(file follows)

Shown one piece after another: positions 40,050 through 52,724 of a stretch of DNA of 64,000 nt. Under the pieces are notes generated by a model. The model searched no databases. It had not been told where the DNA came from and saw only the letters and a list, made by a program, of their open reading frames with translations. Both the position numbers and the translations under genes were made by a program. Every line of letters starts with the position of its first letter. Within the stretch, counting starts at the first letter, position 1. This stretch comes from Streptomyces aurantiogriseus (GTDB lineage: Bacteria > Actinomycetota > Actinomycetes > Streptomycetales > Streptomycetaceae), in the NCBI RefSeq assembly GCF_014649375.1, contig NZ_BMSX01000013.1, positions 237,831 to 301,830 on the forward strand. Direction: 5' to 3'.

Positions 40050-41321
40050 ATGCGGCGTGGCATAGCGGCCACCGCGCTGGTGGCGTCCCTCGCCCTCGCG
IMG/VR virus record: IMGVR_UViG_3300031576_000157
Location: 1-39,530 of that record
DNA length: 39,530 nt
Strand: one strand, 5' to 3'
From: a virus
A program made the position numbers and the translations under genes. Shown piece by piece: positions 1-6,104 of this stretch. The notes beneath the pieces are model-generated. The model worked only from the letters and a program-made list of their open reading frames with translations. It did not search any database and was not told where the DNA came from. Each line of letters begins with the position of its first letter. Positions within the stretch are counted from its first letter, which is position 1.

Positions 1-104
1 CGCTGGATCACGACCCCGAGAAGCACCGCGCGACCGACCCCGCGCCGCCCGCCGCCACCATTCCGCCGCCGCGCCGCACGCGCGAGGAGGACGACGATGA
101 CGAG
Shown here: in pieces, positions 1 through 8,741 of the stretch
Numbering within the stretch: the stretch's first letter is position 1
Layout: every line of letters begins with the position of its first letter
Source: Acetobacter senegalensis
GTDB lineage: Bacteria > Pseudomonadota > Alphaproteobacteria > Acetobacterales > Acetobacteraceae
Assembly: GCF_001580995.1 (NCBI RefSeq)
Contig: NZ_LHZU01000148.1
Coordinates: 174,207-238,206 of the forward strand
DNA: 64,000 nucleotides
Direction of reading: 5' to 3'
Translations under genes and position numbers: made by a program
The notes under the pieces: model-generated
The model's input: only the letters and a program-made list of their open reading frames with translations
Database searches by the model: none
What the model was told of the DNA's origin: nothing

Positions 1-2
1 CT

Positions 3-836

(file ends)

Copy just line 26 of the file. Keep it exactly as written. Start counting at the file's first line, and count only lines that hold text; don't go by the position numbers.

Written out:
Database searches by the model: none